Tag: grief

How I Chose a Timely Book

One of my Christmas gift books was a repeat so I had the pleasure of returning it to the bookstore and browsing the shelves for a replacement. I settled on The Company We Keep, by Frances Itani.

Of course, the cover was the first thing I noticed, uncluttered with a picture of a small table and a single chair with a parrot on the back. I picked it up and read the back blurb. The story is set in Canada. I find a book extra enjoyable when the references are one’s I am familiar with. A book set in the UK may refer to the High Street. One taking place in the US may refer to Applebee’s. I know the High Street is the main shopping avenue of a town or village. I know Applebee’s is a restaurant chain , but I haven’t experienced those places the way I have Tim Horton’s or Loblaw’s.

The subject of the story also intrigued me. A group of strangers meet in response to a notice on a bulletin board (the physical kind not on facebook) to talk about grief. Since I’m missing casual connections just now, I thought a story about strangers getting to know one another would be entertaining. The topic of grief seems apropos as well since our whole world is grieving. Perhaps we haven’t lost a loved one, but we’ve all lost the life we used to know.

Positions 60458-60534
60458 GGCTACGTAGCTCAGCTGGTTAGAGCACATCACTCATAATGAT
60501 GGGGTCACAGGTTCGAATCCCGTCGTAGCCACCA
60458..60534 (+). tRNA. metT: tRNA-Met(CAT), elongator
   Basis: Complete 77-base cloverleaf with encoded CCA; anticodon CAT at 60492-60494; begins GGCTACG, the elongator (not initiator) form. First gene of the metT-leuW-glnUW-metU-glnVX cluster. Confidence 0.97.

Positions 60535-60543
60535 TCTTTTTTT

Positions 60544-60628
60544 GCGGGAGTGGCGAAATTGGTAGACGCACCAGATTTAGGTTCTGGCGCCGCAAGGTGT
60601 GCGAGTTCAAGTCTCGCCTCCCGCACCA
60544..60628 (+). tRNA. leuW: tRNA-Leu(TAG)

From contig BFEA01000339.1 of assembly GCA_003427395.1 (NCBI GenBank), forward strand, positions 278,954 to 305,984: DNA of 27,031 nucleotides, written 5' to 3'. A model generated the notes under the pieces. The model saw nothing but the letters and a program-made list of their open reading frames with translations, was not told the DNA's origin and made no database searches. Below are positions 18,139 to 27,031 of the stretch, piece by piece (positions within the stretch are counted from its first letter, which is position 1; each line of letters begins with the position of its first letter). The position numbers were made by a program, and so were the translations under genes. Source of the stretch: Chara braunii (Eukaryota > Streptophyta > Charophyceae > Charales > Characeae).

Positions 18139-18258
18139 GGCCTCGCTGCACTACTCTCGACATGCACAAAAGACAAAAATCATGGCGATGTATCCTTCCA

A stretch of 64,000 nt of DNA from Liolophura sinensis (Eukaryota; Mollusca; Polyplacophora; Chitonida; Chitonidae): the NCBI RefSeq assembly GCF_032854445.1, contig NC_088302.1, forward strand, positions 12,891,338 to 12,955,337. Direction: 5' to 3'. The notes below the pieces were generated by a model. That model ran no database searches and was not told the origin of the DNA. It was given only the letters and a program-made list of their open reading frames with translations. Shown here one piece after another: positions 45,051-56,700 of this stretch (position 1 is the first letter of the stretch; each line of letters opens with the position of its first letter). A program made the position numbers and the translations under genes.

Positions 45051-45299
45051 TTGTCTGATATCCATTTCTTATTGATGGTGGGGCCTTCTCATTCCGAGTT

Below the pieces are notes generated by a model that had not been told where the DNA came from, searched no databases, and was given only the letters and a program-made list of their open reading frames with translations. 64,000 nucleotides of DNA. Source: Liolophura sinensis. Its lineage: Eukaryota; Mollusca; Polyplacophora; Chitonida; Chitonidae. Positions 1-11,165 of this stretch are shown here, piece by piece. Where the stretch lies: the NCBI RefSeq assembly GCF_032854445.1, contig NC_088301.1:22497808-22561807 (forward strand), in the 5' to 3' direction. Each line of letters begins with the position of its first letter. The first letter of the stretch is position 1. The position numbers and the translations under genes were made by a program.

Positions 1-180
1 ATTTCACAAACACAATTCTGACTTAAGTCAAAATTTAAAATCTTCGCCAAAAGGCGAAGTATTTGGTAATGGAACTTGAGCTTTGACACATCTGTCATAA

Finally, Ms Itani has won several literary awards, that sealed the deal for me. I carried the book to the cashier.

I was not disappointed.  Each of these strangers has a unique story of loss, a spouse (good or bad), a parent, a friend . . . Yet grief doesn’t figure much in their discussions. Having lost the person closest to them, they mostly, want to talk and they want someone to listen. The stories aren’t so much about grieving as they are about living. There are also secrets. The lost relationships had a public face and a private face. It’s that private aspect of the lost relative that colours the way the bereaved live the rest of their lives. As a bonus, the woman who placed the notice is a word aficionado. Her thoughts are sprinkled with the etymology of the words she uses. A quirk that enlivens her character and amuses me as the reader.

As the group gathers, they begin to think of themselves as a company. A place where judgement is withheld and trust is formed. Shameful secrets are exposed and forgiven. Hurtful relationships are explored without censure. Sympathy is free and abundant. Help with practical things like moving furniture is readily offered.

A book with grief at its core  sounds sad, but it is not. It is hopeful. The characters clear out the troubles from their old lives then prepare to live again. They turn to a clean page for the last chapters of their lives.

I wonder if we can look a 2020 that way. The year that was mostly a void in our lives can be viewed as a resetting point. When society opens up, when we’re ready to hold hands with our friends and high-five a stranger can we take the lessons of isolation into a hopeful future? Having cast off so many activities, can we re-engage in a thoughtful way? Do all those clubs nurture us or are some a waste of time? Are all our previous relationships healthy or were some toxic?